New Haven, Conn. — The choice between two non-invasive diagnostic tests is a common dilemma in patients who present with chest pain. Yale cardiologist Rohan Khera, MD, MS, and colleagues have developed ASSIST©, a new digital decision-aiding tool.
By applying machine learning techniques to data from two large clinical trials, this new tool identifies which imaging test to pursue in patients who may have coronary artery disease or CAD, a condition caused by plaque buildup in the arterial wall.
The new tool, described in a study published April 21 in the European Heart Journal, focuses on the long-term outcome for a given patient.
“There are strengths and limitations for each of these diagnostic tests,” said Khera, an assistant professor of cardiology at Yale School of Medicine. Patients may have calcium in their blood vessels or a more advanced stage of the disease than can be missed. “If you are able to establish the diagnosis correctly, you would be more likely to pursue optimal medical and procedural therapy, which may then influence the outcomes of patients.”
Recent clinical trials have attempted to determine if one test is optimal. The PROMISE and SCOT-HEART clinical trials have suggested that anatomical imaging has similar outcomes to stress testing, but may improve long-term outcomes in certain patients.
“When patients present with chest pain you have two major testing strategies. Large clinical trials have been done without a conclusive answer, so we wanted to see if the trial data could be used to better understand whether a given patient would benefit from one testing strategy or the other,” said Khera. Both strategies are currently used in clinical practice.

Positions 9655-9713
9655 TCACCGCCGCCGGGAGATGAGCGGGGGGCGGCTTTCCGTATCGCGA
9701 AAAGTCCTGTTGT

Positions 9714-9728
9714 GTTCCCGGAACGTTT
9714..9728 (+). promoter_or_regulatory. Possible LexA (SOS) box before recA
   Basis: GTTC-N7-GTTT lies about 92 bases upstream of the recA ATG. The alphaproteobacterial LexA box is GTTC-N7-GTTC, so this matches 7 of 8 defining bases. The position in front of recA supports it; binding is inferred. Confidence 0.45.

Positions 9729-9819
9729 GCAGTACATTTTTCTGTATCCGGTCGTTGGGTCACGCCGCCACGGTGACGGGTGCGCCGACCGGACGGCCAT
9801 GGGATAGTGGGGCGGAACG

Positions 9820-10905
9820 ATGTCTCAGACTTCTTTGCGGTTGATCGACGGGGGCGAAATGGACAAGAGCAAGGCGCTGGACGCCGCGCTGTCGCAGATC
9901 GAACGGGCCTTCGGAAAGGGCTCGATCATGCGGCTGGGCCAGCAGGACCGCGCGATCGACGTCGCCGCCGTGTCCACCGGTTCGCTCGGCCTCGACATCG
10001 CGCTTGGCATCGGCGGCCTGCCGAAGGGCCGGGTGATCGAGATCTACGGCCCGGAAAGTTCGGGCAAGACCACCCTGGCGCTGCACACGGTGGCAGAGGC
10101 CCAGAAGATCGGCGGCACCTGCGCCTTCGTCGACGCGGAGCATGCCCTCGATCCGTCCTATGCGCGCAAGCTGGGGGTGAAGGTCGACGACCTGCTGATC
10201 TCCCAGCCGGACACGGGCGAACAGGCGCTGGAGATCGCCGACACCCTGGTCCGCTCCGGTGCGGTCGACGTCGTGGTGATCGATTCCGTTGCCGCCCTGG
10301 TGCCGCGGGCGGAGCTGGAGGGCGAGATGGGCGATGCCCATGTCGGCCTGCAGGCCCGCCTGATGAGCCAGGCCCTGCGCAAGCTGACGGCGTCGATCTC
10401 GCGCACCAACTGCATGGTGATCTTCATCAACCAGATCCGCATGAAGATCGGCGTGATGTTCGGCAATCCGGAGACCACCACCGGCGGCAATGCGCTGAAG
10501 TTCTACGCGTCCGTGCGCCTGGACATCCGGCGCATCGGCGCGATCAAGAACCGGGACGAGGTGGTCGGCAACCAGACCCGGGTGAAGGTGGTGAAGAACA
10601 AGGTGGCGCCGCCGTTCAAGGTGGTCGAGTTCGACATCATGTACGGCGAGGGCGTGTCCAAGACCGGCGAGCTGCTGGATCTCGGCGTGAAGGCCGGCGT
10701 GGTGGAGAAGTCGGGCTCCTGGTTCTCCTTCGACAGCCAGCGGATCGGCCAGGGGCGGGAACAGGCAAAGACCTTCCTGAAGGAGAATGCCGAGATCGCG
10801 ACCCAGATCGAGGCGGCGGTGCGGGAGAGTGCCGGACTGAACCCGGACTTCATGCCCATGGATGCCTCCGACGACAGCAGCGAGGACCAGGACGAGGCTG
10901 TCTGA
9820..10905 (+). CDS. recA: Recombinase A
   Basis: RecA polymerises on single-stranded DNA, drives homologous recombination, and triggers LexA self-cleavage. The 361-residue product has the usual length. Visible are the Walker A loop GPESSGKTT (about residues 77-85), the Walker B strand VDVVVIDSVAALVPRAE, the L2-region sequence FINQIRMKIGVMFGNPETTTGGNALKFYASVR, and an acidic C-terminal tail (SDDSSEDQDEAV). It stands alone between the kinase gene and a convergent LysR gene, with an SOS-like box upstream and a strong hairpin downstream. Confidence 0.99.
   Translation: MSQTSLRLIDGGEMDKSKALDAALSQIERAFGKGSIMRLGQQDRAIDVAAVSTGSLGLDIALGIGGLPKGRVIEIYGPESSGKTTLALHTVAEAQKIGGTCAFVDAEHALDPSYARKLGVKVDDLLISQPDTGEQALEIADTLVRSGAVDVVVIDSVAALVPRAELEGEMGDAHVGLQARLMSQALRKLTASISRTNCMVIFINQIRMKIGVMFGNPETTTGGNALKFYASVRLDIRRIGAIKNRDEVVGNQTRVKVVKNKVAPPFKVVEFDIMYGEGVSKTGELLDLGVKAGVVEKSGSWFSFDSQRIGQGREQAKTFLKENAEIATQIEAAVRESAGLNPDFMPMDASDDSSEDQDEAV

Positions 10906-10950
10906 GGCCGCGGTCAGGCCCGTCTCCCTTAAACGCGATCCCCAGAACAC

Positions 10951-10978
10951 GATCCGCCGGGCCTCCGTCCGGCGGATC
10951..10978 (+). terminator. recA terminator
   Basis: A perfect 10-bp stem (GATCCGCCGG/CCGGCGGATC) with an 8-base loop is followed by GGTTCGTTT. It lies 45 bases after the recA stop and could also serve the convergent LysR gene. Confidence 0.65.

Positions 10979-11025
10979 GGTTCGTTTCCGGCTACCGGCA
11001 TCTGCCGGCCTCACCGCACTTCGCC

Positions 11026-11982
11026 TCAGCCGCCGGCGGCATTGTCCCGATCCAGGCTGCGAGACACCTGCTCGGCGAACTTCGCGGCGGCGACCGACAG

To create ASSIST, Khera and his team obtained data from 9,572 patients who were enrolled in the PROMISE trial through the National Heart, Lung and Blood Institute and created a novel strategy that embedded local data experiments within the larger clinical trial.
“A unique aspect of our approach is that we leverage both arms of a clinical trial, overcoming the limitation of real-world data, where decisions made by clinicians can introduce bias into algorithms,” said Khera
The tool also proved effective in a distinct population of patients in the SCOT-HEART trial. Among 2,135 patients who underwent functional-first or anatomical-first testing, the authors observed a two-fold lower risk of adverse cardiac events when there was agreement between the test performed and the one recommended by ASSIST. Khera said he hopes this tool will provide further insight to clinicians while they make the choice between anatomical or functional testing in chest pain evaluation.
Functional testing, commonly known as a stress test, examines patients for CAD by detecting reduced blood flow to the heart. The second option, anatomical testing, or coronary computed tomography angiography (CCTA), identifies blockages in the blood vessels. Using machine learning algorithms ASSIST provides a recommendation for each patient.
“While we used advanced methods to derive ASSIST, its application is practical for the clinical setting. It relies on routinely captured patient characteristics and can be used by clinicians with a simple online calculator or can be incorporated in the electronic health record,” said Evangelos Oikonomou, MD, DPhil, a resident physician in Internal Medicine at Yale and the study’s first author.
ASSIST is part of a broader enterprise concept called Evidence2Health. Khera will present this new concept at the Yale Innovation Summit on May 19. Hosted by Yale Office of Cooperate Research, the Yale Innovation Summit is the largest gathering in Connecticut of venture capital and institutional investors from around the country.
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